Author’s take

ateshkadeh fire temple yazd iran by m khebra shutterstockThe Ateshkadeh Fire Temple, Yazd © M.Khebra, Shutterstock

Some argue that to experience fully a country and a people, one must be an independent traveller. In Iran this is not the case.

Mention to relatives and friends that you are going to Iran, and the chances are that they will stare, swallow and, hesitantly if not incredulously, ask ‘Iran? Are you sure?’ You may well feel they have a point after your first contact with Iranian consulate staff as it seems that officialdom (but not necessarily any official) is conspiring against your visiting Iran and learning first-hand something about the country, its history and its culture, past and present. Filling in a visa application form seems nothing short of a spy-movie security check. Why do they want to know where and who I am meeting in Iran? Is there really no easier way that will save everyone concerned time, energy and good humour? Just play along and dress accordingly. Be patient and persevere and the rewards will be worth all the angst.

As a foreign visitor, you will be struck by the friendliness, warmth and genuine curiosity of the locals throughout Iran. In other countries it is sometimes difficult for individuals within a tour group to talk with anyone other than the guide, the driver, or the hotel and shop staff, and some argue that to experience fully a country and a people, one must be an independent traveller. In Iran this is not the case. Indeed, it could be argued that in Iran, forces conspire against the independent traveller, especially those who don’t know the language; the country is just not geared up to this kind of tourism. Everything takes so much longer to sort out, and indeed the visitor is so dependent on Iranians helping that the term ‘independent traveller’ is almost a misnomer. Group travel in Iran can and does open doors in more senses than one – it cuts down endless queuing and waiting for buses and the like.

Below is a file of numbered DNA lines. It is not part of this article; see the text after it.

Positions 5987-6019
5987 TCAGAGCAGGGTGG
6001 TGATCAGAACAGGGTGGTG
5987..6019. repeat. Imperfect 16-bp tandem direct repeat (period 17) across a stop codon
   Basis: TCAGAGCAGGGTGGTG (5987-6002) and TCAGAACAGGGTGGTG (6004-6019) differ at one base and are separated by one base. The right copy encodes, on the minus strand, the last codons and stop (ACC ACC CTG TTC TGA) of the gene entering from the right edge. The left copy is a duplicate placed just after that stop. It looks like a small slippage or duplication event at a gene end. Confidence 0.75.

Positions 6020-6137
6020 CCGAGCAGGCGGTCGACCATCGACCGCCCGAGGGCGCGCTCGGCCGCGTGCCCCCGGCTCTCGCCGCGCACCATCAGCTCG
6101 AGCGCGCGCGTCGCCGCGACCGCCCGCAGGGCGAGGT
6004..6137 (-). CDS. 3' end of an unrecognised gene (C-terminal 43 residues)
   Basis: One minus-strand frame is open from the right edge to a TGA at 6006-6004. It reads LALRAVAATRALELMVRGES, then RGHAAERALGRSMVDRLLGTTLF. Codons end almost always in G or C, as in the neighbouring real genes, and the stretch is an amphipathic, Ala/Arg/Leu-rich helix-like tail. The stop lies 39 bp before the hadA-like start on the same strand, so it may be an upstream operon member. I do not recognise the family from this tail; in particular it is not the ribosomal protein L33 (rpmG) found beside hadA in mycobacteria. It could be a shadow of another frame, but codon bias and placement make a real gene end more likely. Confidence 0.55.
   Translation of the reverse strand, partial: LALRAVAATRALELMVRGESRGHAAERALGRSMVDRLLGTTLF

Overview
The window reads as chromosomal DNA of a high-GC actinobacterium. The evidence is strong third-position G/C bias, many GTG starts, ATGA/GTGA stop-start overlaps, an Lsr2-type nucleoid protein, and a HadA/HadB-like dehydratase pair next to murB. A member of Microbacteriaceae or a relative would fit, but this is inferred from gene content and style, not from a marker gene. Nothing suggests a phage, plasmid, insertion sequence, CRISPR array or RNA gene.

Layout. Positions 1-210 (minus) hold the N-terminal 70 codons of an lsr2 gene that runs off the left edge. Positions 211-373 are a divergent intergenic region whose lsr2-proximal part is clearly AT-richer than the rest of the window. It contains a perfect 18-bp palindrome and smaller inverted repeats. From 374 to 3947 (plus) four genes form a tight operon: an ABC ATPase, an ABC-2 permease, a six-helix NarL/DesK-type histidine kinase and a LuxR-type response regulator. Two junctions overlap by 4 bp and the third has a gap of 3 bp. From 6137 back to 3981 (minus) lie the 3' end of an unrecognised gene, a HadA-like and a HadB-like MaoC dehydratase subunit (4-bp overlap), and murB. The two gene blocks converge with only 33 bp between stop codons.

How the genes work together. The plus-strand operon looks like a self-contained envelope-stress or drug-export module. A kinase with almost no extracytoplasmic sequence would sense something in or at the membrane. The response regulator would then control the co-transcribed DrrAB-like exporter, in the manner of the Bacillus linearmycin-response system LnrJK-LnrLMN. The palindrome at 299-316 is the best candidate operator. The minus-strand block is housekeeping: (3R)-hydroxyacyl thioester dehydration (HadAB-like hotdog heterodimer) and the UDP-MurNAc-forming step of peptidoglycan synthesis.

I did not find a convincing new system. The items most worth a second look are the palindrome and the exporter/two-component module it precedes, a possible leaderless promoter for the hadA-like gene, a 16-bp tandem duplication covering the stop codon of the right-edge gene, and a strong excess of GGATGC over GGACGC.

No Iranian is deterred by numbers; guides and lecturers are often interrupted in their ‘spiel’ by a crowd asking if the group is American or German, how long are they staying, will they come for tea, how many children do they have, do they like Iran and have they visited the breathtaking Persepolis or have they tasted a fesenjan dish, etc. Yes, Iranians know their country and its history well and will happily share what they can with you.

What else can we say? Of course there are downsides to Iran, as to everywhere, but go now, while it is still authentic and untouched by mass tourism and so special, only yours to discover.

Back to the top